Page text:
What is the tax treatment of leasehold improvements related to real estate?
In real estate, property and building leases are common-signed agreements between two corporations. Leasehold improvements are generally building additions for the lease space paid for by the tenant (lessee). These costs are considered capital and amortized over the length of the lease.
Common lease periods for real property are 5 to 10 years. The lease rates are negotiated by the lessor and the lessee at fair market value. The periodic lease payments are a deduction for the corporation. Upon termination of the lease, the leasehold improvements usually revert back to the lessor unless the lessee can remove them.
Leasehold improvements are categorized as Class 13 on the tax return. They are subject to the half-year rule for capital cost allowance (CCA) and they are amortized straight-line over the length of the lease (not declining balance method like most CCA classes). If the landlord incurs the cost directly, then costs are capitalized to the building. For tax purposes, they are usually classified as Class 1 at a declining balance rate of 4% (see FAQ 258 on CCA for Real Estate).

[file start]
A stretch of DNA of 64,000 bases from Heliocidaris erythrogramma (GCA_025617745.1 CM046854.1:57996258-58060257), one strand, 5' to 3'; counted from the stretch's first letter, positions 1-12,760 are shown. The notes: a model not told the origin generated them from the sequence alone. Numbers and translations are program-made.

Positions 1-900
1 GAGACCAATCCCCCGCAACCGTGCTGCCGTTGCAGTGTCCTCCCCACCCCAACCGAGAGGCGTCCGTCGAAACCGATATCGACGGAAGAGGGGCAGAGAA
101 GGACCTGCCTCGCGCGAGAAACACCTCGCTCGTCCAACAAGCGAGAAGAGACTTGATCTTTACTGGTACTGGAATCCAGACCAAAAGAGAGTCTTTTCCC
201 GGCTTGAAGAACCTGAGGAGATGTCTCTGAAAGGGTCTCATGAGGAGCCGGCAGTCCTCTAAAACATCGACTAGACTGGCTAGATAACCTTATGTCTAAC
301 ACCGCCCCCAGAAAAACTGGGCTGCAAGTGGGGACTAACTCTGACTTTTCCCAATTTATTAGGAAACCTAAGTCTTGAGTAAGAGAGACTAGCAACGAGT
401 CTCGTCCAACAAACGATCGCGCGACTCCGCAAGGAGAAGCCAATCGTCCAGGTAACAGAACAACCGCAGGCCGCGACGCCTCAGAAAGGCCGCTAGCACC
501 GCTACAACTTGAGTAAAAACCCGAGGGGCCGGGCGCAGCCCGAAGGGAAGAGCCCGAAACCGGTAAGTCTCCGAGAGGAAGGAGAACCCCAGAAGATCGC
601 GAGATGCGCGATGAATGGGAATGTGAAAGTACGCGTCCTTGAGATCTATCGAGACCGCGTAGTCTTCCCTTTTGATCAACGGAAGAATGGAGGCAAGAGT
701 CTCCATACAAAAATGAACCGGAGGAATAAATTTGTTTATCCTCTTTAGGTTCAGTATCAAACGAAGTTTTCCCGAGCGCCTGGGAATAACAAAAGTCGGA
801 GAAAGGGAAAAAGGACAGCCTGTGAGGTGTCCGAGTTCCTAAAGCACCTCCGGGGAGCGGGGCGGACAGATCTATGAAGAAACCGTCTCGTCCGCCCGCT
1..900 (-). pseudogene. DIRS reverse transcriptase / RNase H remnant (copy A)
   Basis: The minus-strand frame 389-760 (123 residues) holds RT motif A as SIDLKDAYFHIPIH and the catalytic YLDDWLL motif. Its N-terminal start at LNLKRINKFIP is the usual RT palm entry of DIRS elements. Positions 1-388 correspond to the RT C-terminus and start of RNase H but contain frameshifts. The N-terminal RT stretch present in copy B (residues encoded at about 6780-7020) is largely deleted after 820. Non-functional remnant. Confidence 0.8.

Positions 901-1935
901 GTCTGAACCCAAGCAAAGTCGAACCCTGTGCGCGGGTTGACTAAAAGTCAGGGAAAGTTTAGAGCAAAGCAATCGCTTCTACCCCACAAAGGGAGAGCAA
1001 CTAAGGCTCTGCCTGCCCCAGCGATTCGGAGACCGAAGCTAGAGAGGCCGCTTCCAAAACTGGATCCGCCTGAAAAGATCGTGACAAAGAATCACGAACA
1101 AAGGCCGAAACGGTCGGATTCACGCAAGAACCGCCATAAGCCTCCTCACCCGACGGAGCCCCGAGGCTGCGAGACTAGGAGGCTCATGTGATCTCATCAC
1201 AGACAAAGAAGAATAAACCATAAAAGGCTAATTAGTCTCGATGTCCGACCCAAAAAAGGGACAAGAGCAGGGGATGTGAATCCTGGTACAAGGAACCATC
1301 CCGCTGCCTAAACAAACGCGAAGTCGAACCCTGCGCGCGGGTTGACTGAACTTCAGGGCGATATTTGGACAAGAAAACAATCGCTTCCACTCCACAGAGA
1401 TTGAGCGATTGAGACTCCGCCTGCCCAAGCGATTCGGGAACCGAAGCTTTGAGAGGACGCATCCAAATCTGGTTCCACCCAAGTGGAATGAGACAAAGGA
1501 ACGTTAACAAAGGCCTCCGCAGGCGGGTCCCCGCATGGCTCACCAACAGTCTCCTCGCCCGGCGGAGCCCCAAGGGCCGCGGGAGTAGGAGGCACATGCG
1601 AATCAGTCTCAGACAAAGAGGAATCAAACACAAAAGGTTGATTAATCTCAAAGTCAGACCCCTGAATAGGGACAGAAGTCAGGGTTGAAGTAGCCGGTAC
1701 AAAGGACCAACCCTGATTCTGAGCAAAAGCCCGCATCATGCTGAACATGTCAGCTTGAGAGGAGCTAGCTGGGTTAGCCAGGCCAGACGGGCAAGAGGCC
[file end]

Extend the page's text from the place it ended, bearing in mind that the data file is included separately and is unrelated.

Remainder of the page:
Tenant inducements are costs paid by building owners to tenants during the initial lease period. They are offered to tenants as incentives to sign a long term lease. For example, a tenant may lease an unfinished office space and it may take 3 months for the office to be completely finished. The lessor may offer the tenant an inducement to cover the costs of the leasehold improvements. Inducements paid by the landlord to the tenant are required to be included as income to the tenant. Alternatively, the tenant may make an election to reduce the capital cost of the leasehold improvements. Rent-free periods may be offered as an incentive instead of inducements from the landlord to the tenant.
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